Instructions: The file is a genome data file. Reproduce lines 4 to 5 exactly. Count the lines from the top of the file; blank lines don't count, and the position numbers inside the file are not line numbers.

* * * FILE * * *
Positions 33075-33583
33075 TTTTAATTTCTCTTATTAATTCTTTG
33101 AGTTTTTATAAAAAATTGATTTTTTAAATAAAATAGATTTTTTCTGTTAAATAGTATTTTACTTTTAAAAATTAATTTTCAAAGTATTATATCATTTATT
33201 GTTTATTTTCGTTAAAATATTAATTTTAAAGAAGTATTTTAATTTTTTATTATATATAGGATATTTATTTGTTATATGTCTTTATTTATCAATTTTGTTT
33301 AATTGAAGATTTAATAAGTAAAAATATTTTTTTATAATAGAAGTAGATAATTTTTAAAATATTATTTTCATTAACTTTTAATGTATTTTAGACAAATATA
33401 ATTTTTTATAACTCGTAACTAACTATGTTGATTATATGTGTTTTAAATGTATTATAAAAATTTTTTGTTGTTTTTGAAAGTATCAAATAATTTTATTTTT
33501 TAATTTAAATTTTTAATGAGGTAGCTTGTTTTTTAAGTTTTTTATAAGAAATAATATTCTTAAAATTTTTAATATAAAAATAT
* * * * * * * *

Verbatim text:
33201 GTTTATTTTCGTTAAAATATTAATTTTAAAGAAGTATTTTAATTTTTTATTATATATAGGATATTTATTTGTTATATGTCTTTATTTATCAATTTTGTTT
33301 AATTGAAGATTTAATAAGTAAAAATATTTTTTTATAATAGAAGTAGATAATTTTTAAAATATTATTTTCATTAACTTTTAATGTATTTTAGACAAATATA